Blog of the Pennsylvania State Historic Preservation Office

Intern Introspect: 2023 PASS Internship

As I look back at my time here at the PA SHPO, I realized how much new knowledge and experience I have gained. Prior to this internship, I had very little experience in the world of preservation, especially when it came to the bureaucratic level. This internship allowed me to jump into the world of archaeology here at the PA State Historic Preservation Office.

I expected to learn a lot about in-office work, however, I was also given the opportunity to join PA SHPO staff on multiple trips during my time here. This allowed me to see a myriad of different archaeological sites and experience how site survey is done.

I was also able to interact with many different people during my trips. I saw how we can communicate effectively with people within our branch of work and collaborate with those outside our field.

For one of my biggest trips, we made our way west to attend the Allegheny National Forest and PA SHPO annual meeting. At this meeting I was able to see how the PA SHPO and the Forest Service collaborated. After the meeting, some of the rangers took us to see some of the sites that are within Allegheny National Forest.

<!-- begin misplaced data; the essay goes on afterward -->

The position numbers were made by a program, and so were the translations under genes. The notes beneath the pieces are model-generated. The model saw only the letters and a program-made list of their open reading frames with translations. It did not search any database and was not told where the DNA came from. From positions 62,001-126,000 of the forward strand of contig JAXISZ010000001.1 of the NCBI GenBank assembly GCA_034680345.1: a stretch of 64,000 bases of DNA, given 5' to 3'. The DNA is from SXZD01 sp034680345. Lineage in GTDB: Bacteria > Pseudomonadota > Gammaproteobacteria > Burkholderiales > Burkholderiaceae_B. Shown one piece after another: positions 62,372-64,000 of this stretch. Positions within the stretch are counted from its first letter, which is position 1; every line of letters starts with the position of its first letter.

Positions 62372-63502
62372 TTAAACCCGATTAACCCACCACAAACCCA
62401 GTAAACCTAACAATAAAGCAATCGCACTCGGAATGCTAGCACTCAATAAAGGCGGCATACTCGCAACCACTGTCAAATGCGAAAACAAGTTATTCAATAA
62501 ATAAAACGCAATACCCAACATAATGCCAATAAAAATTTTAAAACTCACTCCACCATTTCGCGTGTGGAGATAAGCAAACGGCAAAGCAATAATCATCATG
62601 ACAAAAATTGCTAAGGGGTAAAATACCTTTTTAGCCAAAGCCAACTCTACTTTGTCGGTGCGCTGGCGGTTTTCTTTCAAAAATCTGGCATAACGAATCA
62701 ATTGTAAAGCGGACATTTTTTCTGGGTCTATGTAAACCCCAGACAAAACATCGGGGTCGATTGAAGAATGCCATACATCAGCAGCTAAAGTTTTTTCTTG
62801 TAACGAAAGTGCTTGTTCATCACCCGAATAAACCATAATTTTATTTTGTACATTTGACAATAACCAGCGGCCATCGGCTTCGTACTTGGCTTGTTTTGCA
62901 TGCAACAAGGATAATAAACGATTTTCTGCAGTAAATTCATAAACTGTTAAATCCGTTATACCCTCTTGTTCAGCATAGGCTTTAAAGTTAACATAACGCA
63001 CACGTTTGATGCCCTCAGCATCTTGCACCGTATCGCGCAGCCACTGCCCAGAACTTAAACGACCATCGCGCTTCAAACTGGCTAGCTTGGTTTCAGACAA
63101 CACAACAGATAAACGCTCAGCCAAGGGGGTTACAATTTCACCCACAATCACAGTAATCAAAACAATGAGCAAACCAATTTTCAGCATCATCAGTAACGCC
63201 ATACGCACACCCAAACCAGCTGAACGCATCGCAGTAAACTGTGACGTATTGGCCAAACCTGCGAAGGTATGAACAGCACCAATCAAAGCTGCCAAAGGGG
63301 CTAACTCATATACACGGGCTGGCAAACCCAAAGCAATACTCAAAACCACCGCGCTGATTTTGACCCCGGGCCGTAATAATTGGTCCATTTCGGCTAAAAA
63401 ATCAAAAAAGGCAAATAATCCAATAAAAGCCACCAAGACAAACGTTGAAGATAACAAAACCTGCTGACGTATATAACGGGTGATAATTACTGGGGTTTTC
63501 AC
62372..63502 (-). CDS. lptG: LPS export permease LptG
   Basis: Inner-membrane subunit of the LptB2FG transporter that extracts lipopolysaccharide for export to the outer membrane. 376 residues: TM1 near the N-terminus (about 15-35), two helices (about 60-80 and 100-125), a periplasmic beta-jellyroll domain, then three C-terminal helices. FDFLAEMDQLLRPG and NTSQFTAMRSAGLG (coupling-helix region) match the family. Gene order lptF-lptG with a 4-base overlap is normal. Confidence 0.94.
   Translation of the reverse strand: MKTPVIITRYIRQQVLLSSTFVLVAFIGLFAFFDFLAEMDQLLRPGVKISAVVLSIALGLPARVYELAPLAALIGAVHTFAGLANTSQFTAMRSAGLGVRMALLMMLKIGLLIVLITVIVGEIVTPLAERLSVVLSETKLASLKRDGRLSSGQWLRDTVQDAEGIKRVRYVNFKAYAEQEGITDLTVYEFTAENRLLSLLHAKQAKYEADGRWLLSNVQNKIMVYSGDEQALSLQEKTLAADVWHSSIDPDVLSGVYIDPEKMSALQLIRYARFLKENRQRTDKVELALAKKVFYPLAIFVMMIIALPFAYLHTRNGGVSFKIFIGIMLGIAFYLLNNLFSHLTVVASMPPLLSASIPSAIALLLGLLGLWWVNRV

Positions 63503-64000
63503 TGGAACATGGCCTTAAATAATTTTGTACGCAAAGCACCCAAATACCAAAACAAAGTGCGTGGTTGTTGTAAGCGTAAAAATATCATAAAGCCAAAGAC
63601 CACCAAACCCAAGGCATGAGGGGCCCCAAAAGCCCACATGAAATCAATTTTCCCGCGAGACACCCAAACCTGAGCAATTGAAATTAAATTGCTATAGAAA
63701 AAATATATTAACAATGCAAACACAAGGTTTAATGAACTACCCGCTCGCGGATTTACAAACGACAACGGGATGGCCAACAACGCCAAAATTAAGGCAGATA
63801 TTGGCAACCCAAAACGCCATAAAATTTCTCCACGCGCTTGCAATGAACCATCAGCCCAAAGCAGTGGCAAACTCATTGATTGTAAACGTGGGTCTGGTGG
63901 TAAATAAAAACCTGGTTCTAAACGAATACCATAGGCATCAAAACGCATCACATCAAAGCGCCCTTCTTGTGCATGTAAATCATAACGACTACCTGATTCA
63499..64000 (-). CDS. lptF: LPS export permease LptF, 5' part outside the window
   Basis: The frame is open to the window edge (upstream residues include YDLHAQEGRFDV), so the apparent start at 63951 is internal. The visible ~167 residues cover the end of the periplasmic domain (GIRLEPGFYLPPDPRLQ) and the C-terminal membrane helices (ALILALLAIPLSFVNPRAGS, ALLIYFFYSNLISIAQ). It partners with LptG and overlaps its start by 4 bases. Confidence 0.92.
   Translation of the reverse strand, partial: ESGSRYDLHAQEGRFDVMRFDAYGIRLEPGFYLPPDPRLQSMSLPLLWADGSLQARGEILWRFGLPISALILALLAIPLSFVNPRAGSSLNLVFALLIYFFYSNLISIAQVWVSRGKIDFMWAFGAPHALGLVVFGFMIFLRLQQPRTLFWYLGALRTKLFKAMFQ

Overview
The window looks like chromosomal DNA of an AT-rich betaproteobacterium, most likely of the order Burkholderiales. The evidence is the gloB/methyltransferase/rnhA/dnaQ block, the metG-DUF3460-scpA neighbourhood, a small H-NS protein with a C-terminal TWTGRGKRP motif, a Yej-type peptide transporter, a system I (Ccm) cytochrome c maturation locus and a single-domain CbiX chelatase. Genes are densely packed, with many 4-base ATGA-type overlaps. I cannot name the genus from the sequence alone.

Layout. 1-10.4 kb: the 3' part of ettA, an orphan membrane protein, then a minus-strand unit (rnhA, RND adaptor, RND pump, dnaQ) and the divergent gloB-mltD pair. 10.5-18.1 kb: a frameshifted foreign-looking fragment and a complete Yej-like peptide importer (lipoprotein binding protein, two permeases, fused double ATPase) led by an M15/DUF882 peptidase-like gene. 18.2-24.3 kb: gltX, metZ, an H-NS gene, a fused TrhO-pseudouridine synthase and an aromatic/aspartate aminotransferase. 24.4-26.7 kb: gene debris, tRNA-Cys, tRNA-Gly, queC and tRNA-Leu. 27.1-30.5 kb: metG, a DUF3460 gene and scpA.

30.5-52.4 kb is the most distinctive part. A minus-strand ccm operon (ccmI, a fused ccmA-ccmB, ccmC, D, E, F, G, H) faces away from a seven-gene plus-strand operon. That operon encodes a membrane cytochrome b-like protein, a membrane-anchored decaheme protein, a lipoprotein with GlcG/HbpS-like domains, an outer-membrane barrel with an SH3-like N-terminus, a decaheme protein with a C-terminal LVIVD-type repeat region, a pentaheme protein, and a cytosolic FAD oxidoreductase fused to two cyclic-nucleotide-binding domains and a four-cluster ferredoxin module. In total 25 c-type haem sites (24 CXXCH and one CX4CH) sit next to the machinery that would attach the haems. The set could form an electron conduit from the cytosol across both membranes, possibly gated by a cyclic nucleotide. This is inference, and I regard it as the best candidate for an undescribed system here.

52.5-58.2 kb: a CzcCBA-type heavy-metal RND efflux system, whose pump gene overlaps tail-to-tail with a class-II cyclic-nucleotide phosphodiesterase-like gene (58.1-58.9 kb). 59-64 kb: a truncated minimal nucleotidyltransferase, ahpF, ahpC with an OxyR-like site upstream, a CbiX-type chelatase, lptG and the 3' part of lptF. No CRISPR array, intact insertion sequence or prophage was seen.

We also visited a PennDOT project being conducted in St. Mary’s, PA. This site was interesting to me because I was able to see a cultural resource management project in action.

The last day of our trip is when we visited historic Pithole City, an oil boomtown in Venango County known for its sudden boom in population as well as its sudden abandonment. We were able to walk the grounds and conduct a small survey in one of the depressions in the ground where a building used to be. I had never heard of Pithole City, so being able to visit the grounds and learn about the history was extremely interesting.

Three people watch one person dig a hole in a meadow.

Pithole City volunteer Vicki Gilson, PA SHPO archaeologists Casey Hanson and Justin McKeel, and PA SHPO intern Rhiannon Flaig conducting primarily investigations at Pithole City.

Some of my trips were shorter day trips, yet they were no less exciting. One of these day trips I visited the Shoop Site (36AD0020), which is a Paleoindian site. There I was able to learn how to identify chips and flakes of Onondaga chert, which I had never done before.

I was also able to work with and learn from former state archaeologist Kurt Carr, who discussed his extensive experience from working on the Shoop Site.

Two people crouching in a large dirt hole and surrounded by a forest.

Rhiannon Flaig and Kurt Carr looking at the stratigraphy of a wall at the Shoop Site (36DA0020).

One of my favorite day trips was a site recording trip we took in Michaux State Forest. Here I was able to see an excavated Rhyolite quarry that a local university had been working on. I was also able to utilize the Surveyor 123 app to record an all-new site found near the quarry. I had never gone to a site like this one before, so it was truly amazing when we found artifacts in the area.